From filmmaker Nicolas Winding Refn (Drive), Only God Forgives tells the story of Julian (Ryan Gosling), an American fugitive who runs a boxing club in Bangkok as a front for his drug business. When his mother (Kristin Scott Thomas), who is the head of a vast criminal organization, arrives from the U.S. to collect the body of her murdered son, she demands vengeance.
At the film’s press day, Nicolas Winding Refn spoke to Collider for this exclusive interview about what inspired the movie, how the experience of making Drive affected the script, how audiences have reacted to the film, that he doesn’t shoot any wasted footage, and how a small side story for the Bernie Rose (Albert Brooks) character in Drive was one of the only things he’s ever cut from one of his films. He also talked about how he’d like to focus on his Barbarella television series next, why his remake of Logan’s Run didn’t work out, and how he would like to do a big studio project, at some point. Check out what he had to say after the jump.
NICOLAS WINDING REFN: The idea of the movie was many different things. I don’t have one thing that sets me in motion. I would probably say that the first thing that started the whole flow of images for the film was the sense of holding your arm and realizing that it was an extension of your erection, and that it’s a violent mechanism. And then, [you turn it] and it’s total submission. There is a movie, in that movement.
You had this film ready to go before Drive, but then ended up making Drive first. Did the experience of making Drive affect this film, when you finally went back to this?
REFN: It did. This was written before Drive. I was going to make it before Drive. It was ready to go before Drive. And it was good that I had waited because, after Drive, I knew that I wanted to make a movie that was pure and simple. I wanted to do an acid trip. I went to Thailand to prepare everything, and then I continued to minimize the film and scale it down to just a waterfall of images that would create a story. I shoot films in chronological order, so I could really control it, as much as possible, along the process.
Have people reacted to this film differently than you expected, especially having seen Drive?
REFN: I don’t have any expectations. People want the same thing, but it’s the one thing they must not get because then nothing has changed. It’s like when Lou Reed did the album Transformer, which is one of the greatest rock albums of all time. His next album was an LP of guitar distortions. For me, it’s an evolution of my own creative obsession. And it’s a way to free myself from what people want and expect.
Above and beyond good or bad reviews of your movies, is it most important that people just talk about them?
REFN: You can’t define this film as good or bad because it’s insignificant. It’s more about the experience. The conversations are an example of success because then you know whatever you’ve done has resonated. The line between love and hate is so fine. They’re very much the same thing. Don’t forget that Drive was very polarizing. Not everyone loved that movie. But, they learned to love it, once they thought about it. It’s the same mechanism that happens with all my movies.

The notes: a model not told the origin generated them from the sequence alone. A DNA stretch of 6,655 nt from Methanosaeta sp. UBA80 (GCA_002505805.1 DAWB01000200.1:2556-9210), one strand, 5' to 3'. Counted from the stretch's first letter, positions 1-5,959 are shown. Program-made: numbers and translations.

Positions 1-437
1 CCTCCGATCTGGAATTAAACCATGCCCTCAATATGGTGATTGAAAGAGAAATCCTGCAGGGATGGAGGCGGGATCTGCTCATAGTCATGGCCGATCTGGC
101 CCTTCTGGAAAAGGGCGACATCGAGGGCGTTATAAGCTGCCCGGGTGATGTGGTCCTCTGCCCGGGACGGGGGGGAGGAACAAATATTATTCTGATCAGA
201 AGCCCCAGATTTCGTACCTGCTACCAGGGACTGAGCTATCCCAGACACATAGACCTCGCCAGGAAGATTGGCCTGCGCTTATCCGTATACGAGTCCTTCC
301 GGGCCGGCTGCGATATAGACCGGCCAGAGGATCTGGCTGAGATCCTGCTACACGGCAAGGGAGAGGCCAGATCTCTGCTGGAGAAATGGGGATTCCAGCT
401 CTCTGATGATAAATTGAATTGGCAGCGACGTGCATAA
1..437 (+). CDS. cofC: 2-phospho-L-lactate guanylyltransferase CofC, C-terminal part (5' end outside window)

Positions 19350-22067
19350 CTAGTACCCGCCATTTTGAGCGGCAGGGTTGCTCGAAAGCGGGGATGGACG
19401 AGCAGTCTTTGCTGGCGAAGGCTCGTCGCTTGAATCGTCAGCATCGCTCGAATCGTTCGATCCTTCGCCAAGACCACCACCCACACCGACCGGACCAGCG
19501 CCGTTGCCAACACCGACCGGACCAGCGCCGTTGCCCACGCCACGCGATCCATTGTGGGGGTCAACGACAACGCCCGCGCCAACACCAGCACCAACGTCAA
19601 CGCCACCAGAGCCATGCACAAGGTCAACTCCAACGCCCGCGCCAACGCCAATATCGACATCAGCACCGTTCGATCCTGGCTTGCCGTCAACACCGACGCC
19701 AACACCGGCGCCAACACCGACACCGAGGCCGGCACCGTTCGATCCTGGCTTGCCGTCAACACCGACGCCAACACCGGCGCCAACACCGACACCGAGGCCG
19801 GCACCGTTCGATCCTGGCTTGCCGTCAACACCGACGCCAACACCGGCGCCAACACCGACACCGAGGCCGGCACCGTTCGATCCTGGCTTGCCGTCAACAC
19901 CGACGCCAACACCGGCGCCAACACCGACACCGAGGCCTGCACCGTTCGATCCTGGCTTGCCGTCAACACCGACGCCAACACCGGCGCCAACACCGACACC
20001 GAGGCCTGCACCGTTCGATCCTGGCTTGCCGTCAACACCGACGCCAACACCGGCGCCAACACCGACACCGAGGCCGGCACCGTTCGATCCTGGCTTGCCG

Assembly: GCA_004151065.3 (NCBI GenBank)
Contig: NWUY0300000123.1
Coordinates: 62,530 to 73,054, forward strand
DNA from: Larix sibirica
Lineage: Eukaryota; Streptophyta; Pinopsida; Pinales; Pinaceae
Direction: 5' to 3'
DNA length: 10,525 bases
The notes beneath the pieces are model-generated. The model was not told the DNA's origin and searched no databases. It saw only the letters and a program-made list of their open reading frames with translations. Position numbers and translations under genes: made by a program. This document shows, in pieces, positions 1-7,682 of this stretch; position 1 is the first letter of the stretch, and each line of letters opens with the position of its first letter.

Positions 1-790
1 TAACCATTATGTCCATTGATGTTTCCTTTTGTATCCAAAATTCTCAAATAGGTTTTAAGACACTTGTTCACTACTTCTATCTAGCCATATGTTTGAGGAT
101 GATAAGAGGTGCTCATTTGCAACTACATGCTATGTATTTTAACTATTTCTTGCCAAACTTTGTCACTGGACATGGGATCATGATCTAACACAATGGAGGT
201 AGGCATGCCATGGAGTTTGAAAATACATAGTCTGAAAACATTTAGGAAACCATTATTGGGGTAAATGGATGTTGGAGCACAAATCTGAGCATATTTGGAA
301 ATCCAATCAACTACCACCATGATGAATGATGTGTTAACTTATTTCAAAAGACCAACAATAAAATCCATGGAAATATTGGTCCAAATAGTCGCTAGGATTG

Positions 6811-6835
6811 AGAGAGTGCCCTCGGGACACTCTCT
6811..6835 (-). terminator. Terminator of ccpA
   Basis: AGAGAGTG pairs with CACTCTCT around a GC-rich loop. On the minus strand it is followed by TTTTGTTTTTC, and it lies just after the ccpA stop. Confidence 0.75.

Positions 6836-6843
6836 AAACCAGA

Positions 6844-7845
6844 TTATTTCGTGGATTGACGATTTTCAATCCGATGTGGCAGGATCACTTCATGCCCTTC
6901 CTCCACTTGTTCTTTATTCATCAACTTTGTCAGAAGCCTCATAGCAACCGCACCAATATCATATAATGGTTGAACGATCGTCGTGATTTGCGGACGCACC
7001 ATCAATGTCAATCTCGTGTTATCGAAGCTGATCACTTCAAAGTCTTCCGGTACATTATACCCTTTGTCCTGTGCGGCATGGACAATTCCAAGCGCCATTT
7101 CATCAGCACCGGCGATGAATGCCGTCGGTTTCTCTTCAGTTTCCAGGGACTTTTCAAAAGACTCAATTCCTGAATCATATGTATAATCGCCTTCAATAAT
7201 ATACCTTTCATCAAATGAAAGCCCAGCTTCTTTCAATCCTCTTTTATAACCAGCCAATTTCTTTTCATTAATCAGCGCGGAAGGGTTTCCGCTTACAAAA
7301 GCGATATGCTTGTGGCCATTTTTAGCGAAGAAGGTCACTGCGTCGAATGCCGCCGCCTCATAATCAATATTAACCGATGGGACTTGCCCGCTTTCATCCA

Since the attention and acclaim that Drive got, do people trust your vision more?
REFN: I don’t know. I haven’t thought about that. Maybe. My financing comes out of France, so they’re much more art-minded.
Has it surprised you that you’ve had the reaction that you’ve had, with Drive and Only God Forgives, because American audiences view films differently?
REFN: I don’t really think they do. I think there’s a large percentage of the American audience that views the same thing as everyone else. But, this country is very much about money. People very quickly define success due to the amount of money something makes. In the end, I think everyone is searching for that experience. That’s why we continue to go to the movies and watch television.
How long was your first cut of this film, and are there many deleted scenes?
REFN: No, I don’t shoot any waste.
Do you have any deleted scenes, from any of your other films?
REFN: Not really, no. I think on Drive there was a small side story for the Bernie Rose (Albert Brooks) character that I unfortunately couldn’t get to work with the flow of the movie. Otherwise, I’ve cut very few things. I don’t shoot a lot of material. My scripts are very short.
You’ve had a lot of various projects come your way and you’ve been talked about, in relation to various things. Do you know what your next project will be?
REFN: I have daughters, so I felt I wanted to do a show that they could see. I think that television has become really, really interesting, in terms of character development. You can have 13 hours to develop a character, as opposed to 25 minutes in a movie. That excites me.
What was it that ultimately made it too difficult to get the Logan’s Run remake going?
REFN: It was scheduling problems and commitment problems. I didn’t feel like I was ready when they needed to go, and I didn’t want to hold anybody up on it. It was a great experience, developing the movie. I had a great time, but it just was not the right time.
Because you had a good experience with the development, are you more open to doing a big studio film, at some point?
REFN: I would like to do a film like that, at one point, for sure. It’s like a kid in a candy store. It’s very intoxicating.
Only God Forgives is now playing in limited release.